IF Khabib Nurmagomedov wants to make money from a fight against Floyd Mayweather, the fight will have to take place in a boxing ring, under boxing rules, as opposed to his natural habitat – a UFC Octagon.
These are the guidelines made clear to all potential Mayweather opponents – whether boxers, kickboxers and mixed martial artists – and Nurmagomedov, the current UFC lightweight champion, can expect no receive no special privileges as rumours of a fight against Mayweather in 2020 seemingly won’t go away.
This despite the fact the Russian has signed a contract to fight Tony Ferguson, his foremost rival in MMA, in April and appears more than happy continuing to fight as a mixed martial artist.
“I have already signed a contract for my next fight in April,” Khabib told TASS. “At the moment, I’m not thinking either of boxing or of Mayweather.
“I have a very serious opponent. I need to overcome this challenge and then we will see.
“Boxing is his (Floyd’s) sport and he has devoted all his life to this sport. Today, he is the best in this sport with 50 wins in 50 fights.
“What can I say? He is one of the greatest boxers of all time. This is why it will be tough fighting against him under the rules of boxing.”
Khabib Nurmagomedov is nobody’s fool. He knows what a tough fight means – it means one all but impossible to win – and knows that the sensible thing to do is to block Mayweather’s calls and never again entertain the possibility of doing something so ridiculous.
Yet, despite that, he also knows this: one dance with Mayweather would be enough to change the lives of not only his own family but also any other lives he wished to change.
So I guess, in the end, he will have to weigh it up. He will have to ask himself the same question Conor McGregor asked himself in 2017: How much money is humiliation worth?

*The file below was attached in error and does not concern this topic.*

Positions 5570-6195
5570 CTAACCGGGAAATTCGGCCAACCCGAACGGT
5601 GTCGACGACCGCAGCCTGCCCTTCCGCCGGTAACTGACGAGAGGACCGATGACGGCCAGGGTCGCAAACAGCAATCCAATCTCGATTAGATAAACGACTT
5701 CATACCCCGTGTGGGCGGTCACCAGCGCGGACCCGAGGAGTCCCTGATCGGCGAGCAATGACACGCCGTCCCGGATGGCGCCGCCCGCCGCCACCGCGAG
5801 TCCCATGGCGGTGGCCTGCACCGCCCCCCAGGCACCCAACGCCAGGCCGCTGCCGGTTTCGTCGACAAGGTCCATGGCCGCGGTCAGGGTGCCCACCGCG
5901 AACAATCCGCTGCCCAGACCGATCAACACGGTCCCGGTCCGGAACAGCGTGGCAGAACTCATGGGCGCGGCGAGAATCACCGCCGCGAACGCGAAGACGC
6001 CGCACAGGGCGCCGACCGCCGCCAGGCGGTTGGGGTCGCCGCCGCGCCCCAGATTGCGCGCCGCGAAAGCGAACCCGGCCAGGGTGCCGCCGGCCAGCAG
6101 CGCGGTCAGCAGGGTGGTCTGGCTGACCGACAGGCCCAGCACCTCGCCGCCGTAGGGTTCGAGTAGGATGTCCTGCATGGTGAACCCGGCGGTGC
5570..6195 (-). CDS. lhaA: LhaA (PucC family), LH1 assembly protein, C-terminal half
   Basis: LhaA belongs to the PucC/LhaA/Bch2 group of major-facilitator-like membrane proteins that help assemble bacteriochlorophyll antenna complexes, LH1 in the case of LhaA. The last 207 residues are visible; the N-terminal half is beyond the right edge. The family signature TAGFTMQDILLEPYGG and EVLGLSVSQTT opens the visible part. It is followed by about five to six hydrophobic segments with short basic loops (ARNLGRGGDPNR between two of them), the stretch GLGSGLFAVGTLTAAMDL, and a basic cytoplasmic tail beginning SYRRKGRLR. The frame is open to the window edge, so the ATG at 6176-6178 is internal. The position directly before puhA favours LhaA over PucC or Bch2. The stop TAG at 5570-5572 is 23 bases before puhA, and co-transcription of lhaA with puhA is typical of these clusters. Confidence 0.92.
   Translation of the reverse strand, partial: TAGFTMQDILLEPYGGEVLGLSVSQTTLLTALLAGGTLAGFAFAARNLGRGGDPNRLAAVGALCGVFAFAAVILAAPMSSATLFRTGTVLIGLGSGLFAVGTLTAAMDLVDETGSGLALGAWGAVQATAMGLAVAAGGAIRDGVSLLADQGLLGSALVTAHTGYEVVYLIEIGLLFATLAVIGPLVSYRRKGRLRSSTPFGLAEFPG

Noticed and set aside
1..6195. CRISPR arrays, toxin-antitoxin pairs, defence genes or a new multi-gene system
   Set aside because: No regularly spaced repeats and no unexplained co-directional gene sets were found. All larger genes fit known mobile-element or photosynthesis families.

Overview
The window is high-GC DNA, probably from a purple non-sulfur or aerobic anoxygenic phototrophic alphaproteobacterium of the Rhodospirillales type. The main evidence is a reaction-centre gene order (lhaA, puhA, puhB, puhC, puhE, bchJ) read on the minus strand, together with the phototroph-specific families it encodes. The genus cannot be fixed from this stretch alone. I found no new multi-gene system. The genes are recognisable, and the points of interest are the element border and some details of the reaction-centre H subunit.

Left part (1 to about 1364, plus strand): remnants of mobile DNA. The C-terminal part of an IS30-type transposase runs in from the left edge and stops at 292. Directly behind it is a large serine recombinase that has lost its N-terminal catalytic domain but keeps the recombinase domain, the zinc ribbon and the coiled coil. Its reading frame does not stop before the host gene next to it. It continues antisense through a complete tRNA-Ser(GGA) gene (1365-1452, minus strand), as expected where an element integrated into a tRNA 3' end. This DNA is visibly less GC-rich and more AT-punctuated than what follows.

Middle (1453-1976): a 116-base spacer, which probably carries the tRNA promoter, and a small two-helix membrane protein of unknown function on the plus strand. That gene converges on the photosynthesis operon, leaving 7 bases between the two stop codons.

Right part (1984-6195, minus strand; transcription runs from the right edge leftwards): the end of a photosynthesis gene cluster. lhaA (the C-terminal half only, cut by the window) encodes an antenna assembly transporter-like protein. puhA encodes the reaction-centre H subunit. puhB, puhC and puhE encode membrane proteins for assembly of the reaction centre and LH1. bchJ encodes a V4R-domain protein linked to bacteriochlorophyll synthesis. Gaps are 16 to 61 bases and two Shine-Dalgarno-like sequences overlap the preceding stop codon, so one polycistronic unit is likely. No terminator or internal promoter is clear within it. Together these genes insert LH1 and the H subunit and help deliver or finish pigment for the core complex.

Speaking of McGregor, the outspoken Irishman isn’t happy with Tyson Fury and Ben Davison’s decision to part ways and has made his feelings known on social media.
Fury and Davison, of course, were once a burgeoning fighter and trainer team, but announced their split yesterday, much to the surprise of the boxing world. “Tyson and myself had to make decisions which resulted in our working relationship coming to an end,” Davison tweeted. “We remain friends and he will smash the dosser (Deontay Wilder).”
The pair had only been working together for a short period of time – a period which included wins against Sefer Seferi, Francesco Pianeta, Tom Schwarz and Otto Wallin, as well as that famous draw against Deontay Wilder – but there had been rumblings of discontent following Fury’s victory over Wallin, when his father, John, publicly criticised Davison.
Even so, their parting still comes at a strange time, what with it being so close to a proposed rematch against Wilder in February, and McGregor, a UFC star with a 0-1 pro boxing record, doesn’t like the idea – not one bit.
“Get over it men and get back to work,” he wrote on social media. “Finish the job.”
Because it’s not yet clear why Fury and Davison have decided to go their separate ways, one can’t say if a reconciliation would be as simple as McGregor makes it sound.
Already the signs suggest Fury is looking to move on and it is believed he has earmarked Javan ‘Sugar’ Hill, nephew of the late, great Emanuel Steward, as a potential replacement. Indeed, he even tweeted, hours after news of the Davison split broke, that he was looking to get “the old team back up and running”, a reference to the brief time he and Hill spent together at Detroit’s Kronk gym.